A Historical View of the Ray Dalio All Weather Fund

Ray Dalio is a highly successful investor and manages the world's largest hedge fund, Bridgewater Associates. With one of his investment options, the All Weather Fund, Dalio emphasizes a large percentage of bonds, and it's seems to work well during economic downturns. Enough so, that I decided to take a look at  the strategy's potential long-term performance from a historical perspective. As they say, past performance doesn't guarantee future results, but it's still the best way to compare this fund to other investment types, so that's what I decided to use. 

Generally, the all weather fund breaks down like this

In my model of the all weather fund, I decided to use the last 30 years to accurately represent market fluctuations, bubbles, and recessions. For stocks, I used the annual returns from the S&P 500 including the dividends. This strategy might work better for professionals who can better identify undervalued companies, by for my investing purposes the S&P 500 is as good a bet as any. For other commodities, I used the annual returns for crude oil to simplify the model. 

The all weather fund lives up to its name during economic downturns. In the model over the past 30 years, the biggest all weather fund loss would have been -6.48% in 2008. 2008 was also the worst year for the S&P 500 with a return of -36.55%. The all weather fund model posted a loss in only 5 total years, with 2008 being the only year with a loss of more than -3%. The S&P 500 posted negative returns in 6 years, and in all of them, the return was worse than -3%. We might be able to infer that the S&P 500 could be at risk for larger short-term losses than the all weather fund.  

The all weather fund does appear to deter against risk quite well, but it also hinders growth. The best annual return for the all weather fund was observed in 1995 with a return of 22.21%. 1995 was also the best year for the S&P 500 with a return of 37.20%, and from 1990 through 2019 the S&P 500 posted gains of greater than 22% in 9 of the 30 years. So while the S&P 500 does experience larger losses than the all weather fund, it also has the potential to see substantially more gains.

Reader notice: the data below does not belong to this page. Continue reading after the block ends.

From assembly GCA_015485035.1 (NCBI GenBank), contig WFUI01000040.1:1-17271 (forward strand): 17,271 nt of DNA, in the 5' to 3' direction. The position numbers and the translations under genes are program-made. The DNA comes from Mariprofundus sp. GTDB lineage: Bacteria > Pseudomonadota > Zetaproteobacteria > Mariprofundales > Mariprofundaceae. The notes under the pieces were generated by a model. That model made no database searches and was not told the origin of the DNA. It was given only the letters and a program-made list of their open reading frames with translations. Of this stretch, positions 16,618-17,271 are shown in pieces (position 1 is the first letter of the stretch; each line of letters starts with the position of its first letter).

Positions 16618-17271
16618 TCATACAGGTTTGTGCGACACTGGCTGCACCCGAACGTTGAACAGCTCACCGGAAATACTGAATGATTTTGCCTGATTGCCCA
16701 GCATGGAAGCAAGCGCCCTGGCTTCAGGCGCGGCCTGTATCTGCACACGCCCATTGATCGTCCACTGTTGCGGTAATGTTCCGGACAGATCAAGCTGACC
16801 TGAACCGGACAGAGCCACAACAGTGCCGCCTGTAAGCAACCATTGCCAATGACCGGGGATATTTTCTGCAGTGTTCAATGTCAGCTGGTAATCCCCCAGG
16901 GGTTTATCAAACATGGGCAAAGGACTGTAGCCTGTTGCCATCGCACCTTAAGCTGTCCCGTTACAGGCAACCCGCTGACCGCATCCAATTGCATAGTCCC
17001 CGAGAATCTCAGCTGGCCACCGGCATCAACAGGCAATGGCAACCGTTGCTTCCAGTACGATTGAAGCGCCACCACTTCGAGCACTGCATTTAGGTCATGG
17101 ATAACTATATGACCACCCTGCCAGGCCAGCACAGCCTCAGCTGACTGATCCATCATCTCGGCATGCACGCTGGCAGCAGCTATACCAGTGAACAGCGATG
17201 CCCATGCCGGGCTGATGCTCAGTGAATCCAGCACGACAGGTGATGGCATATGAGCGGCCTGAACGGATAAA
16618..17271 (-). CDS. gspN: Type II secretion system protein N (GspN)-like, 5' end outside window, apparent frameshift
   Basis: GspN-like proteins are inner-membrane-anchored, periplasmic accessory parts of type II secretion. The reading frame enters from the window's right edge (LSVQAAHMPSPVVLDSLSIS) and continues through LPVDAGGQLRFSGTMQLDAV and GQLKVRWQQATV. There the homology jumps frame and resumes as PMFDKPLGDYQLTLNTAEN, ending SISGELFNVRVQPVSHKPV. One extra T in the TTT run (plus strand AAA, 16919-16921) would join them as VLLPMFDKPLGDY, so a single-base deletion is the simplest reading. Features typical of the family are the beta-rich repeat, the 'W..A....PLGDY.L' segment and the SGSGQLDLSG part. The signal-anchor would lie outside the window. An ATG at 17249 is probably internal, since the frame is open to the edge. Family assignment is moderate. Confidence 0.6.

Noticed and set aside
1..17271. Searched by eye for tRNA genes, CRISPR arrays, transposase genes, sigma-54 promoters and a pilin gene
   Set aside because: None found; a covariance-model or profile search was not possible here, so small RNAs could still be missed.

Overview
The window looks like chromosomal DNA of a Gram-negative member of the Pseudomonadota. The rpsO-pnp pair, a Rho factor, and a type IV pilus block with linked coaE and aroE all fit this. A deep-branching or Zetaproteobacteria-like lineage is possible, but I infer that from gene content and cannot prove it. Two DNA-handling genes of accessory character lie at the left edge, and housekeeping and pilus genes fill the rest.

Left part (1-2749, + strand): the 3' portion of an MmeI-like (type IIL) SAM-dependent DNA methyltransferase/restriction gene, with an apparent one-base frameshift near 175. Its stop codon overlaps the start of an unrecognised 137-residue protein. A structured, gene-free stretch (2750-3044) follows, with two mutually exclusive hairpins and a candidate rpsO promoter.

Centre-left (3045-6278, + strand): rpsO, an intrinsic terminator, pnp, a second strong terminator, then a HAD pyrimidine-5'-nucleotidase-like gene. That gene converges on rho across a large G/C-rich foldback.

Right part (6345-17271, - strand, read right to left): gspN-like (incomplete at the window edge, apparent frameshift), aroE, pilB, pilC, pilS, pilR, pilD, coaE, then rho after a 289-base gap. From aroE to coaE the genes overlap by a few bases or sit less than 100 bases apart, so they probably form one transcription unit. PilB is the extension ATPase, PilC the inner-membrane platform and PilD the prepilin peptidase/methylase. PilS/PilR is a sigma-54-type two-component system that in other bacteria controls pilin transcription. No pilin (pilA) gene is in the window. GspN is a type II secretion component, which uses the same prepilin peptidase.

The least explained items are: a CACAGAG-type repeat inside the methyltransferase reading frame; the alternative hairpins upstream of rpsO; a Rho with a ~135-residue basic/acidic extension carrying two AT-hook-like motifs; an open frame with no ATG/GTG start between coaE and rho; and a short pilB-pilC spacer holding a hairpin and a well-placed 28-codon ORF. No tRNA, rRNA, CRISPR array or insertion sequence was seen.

This holds true over the 30 year period overall as well. Starting with $10,000 in the all weather fund in  1990 we reach a value of $82,816 in 2019 without any additional contributions. This comes out to an annual return of 7.3%. With $10,000 in the S&P 500 in 1990, we see the balance grow to $168,412. The annual return for the S&P 500 over that time was 9.9%. The difference in return rate might not seem drastic here, but the balance of the $10,000 put in the S&P 500 is over twice the balance of the all weather fund. 

So we've established that there's a difference over a 30 year time frame, but what if you're looking for a faster return? What if I want to retire in the next 10 years, and I don't want to wait 30 years for my money to mature? Over the last 10 years, the difference is even more drastic. Since the start of 2010, the all weather fund would yield a paltry 6.31%. $10,000 in 2010 would have grown to a measly $18,439. For the S&P 500 however, the return is more than double at 13.44%. $10,000 would have grown to $35,291. Now I will note that we're in one of the longest bull markets on record, and aside from a few weeks in 2018 and the recent downturn from the coronavirus, we've never seen the stock market this hot, but that could be a sign of the times as well. The fed has already said they'll do whatever it takes to keep the stock market afloat. Maybe that's just the reality of today's american economy. 

The all weather fund is designed for larger institutions, and Ray Dalio doesn't even accept money from private investors, which explains why he hedges so strongly against large losses. The all weather fund could be a great solution for institutions, like pension funds, who have consistent withdrawals, and can't afford large losses, but for my own personal investments, I won't be making consistent withdrawals for several years, and can stomach larger losses while I increase my long-term returns. When I get to the point where I'm 2-3 years away from retirement, then I might start shifting my strategy to preserve principle and guard against losses, but while I'm actively building my portfolio, and increasing my earnings and net worth, I will continue to invest in assets that grow at a faster rate.